Railroad Harassment, Retaliation and Discrimination
There are several laws that protect Railroad employees from harassment, retaliation and discrimination. One of those laws is the Federal Rail Safety Act (FRSA) passed by Congress to protect railroad workers and employees of railroad contractors and subcontractors from being discriminated or retaliated against for filing an injury, seeking medical treatment, amongst other things. It provides in part that "A railroad carrier... may not discharge, demote, suspend, reprimand, or in any other way discriminate against an employee" who, for example:
- provides information about a violation of any Federal law relating to railroad safety or security;
- refuses to violate any Federal law, rule, or regulation related to railroad safety or security;
- notifies the railroad about a work-related personal injury or occupational illness;
- requests medical or first aid treatment;
- follows his or doctor’s orders or treatment plan;
- reports, in good faith, a hazardous safety or security condition; or
- under certain circumstances, refuses to work when confronted by a hazardous safety or security condition.
The FRSA also prohibits railroads from denying, delaying or interfering with "the medical or first aid treatment of an employee who is injured" on the job. If you request transportation to a hospital, "the railroad must promptly arrange to have the injured employee transported to the nearest hospital where the employee can receive safe and appropriate medical care."
Recovery Under the FRSA
The FRSA protects you if you have been given any discipline at all even if you have not lost any wages as a result of the discipline. FRSA claims are filed with your regional OSHA office and investigated by the Department of Labor. OSHA has the power to:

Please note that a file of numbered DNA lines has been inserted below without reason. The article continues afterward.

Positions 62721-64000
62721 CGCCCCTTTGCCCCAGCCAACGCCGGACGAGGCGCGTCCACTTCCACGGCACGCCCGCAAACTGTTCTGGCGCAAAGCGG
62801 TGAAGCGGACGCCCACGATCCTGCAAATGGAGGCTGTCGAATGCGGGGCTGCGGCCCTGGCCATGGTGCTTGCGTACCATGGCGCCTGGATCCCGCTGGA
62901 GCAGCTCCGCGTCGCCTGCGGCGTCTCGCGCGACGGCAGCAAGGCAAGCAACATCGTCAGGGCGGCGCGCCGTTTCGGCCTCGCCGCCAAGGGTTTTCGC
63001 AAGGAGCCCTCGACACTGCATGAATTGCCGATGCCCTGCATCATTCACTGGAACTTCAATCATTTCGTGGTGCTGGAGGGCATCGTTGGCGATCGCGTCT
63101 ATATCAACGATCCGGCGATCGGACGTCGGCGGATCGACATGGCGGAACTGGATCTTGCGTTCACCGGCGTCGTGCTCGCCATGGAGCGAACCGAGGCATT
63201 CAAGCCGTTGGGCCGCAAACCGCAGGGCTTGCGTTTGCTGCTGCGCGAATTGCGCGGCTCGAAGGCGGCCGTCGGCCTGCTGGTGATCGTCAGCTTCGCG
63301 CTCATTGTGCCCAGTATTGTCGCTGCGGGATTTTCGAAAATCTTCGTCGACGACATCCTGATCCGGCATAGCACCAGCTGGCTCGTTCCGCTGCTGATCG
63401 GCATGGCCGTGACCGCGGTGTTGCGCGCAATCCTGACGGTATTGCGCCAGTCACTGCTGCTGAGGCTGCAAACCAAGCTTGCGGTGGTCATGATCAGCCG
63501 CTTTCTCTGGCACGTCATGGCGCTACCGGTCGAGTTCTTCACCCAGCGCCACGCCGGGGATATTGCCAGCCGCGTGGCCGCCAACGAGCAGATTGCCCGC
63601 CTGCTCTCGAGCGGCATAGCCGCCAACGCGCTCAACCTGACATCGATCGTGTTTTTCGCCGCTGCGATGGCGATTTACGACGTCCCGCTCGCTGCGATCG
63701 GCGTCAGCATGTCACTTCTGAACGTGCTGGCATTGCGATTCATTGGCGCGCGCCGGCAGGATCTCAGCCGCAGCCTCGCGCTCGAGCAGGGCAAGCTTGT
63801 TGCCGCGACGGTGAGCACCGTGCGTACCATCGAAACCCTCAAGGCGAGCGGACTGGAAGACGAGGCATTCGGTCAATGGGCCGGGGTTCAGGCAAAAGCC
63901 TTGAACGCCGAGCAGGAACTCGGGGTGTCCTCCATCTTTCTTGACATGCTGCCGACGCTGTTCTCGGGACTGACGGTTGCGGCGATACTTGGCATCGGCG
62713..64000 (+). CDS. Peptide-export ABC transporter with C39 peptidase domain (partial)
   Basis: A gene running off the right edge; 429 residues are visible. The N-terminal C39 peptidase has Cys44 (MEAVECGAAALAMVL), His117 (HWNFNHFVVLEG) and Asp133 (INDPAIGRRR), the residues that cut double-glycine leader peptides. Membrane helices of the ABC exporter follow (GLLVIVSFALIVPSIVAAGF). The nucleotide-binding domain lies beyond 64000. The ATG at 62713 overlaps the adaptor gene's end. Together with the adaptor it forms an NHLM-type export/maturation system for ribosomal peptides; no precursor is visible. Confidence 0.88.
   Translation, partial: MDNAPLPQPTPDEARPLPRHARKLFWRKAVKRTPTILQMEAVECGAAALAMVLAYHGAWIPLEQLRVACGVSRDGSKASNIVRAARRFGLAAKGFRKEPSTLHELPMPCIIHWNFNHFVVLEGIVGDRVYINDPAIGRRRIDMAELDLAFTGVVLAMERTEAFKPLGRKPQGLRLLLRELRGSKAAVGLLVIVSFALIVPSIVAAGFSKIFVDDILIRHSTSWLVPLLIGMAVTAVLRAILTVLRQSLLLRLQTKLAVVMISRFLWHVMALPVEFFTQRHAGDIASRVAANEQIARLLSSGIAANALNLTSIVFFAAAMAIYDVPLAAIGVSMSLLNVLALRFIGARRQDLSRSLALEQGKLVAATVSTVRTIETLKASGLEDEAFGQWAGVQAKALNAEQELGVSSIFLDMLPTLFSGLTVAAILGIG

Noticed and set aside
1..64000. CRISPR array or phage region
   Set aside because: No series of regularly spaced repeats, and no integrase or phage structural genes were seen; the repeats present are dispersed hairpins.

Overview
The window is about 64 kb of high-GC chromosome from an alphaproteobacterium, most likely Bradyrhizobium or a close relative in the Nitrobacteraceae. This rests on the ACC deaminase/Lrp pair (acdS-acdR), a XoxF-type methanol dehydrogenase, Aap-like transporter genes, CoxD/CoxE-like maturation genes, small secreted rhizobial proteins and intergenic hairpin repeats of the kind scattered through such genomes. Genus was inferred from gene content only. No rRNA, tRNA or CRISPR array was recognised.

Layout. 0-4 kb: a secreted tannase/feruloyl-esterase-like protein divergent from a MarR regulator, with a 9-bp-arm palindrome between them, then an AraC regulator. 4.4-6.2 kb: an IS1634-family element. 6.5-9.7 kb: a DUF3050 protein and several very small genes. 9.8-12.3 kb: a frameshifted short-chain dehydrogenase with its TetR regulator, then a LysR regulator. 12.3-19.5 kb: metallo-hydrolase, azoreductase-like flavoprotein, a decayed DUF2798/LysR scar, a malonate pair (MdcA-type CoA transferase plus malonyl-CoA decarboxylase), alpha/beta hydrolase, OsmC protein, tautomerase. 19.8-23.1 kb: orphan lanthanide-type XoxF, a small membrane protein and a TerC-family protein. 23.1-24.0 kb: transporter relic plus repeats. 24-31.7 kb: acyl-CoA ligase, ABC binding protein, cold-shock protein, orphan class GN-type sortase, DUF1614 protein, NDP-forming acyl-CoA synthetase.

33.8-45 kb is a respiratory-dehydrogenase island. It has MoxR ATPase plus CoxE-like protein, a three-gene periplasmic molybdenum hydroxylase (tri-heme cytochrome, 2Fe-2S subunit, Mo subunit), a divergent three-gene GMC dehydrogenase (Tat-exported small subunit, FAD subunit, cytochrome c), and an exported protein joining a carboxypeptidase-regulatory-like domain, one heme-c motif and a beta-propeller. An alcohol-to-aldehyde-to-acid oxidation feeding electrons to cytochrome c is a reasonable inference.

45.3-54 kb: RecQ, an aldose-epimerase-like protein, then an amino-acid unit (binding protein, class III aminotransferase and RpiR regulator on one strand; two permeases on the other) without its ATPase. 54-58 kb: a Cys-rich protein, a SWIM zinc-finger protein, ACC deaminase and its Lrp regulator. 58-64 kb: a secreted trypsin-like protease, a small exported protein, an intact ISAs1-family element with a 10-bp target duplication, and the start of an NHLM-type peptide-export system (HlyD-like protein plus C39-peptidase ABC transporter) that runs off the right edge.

- expunge your discipline,
- reinstate you with your seniority and benefits maintained,
- order back pay with interest,
- award compensatory damages for mental and emotional distress, medical bills and other economic losses incurred as a result,
- award punitive damages up to $250,000, and
- award attorney fees and costs associated with your case.
OSHA Complaint Statute of Limitations
You only have 180 days from the adverse action to file a complaint with OSHA. If you want to proceed with a case, you must act quickly.
What if I Messed Up and Did Break a Rule?
The railroad has lots of rules and often chooses to enforce those rules when it is convenient for the railroad. If you were terminated because you, in fact, broke a rule, you still may have a viable case under the FRSA if one of the protected activities listed above was also a contributing factor in your discipline.
Help From an Experienced Attorney for Railroad Workers
Whether you have been fired or retaliated against for bringing a FELA claim, due to an off-duty injury, or because of your race, gender, age, or disability, contact St. Louis employment attorney Ryan Furniss immediately to discuss your claim. Ryan has successfully helped railroad employees and railroad contractor employees around the country whose employment rights were violated or who were injured on the job. Consultations are free of charge.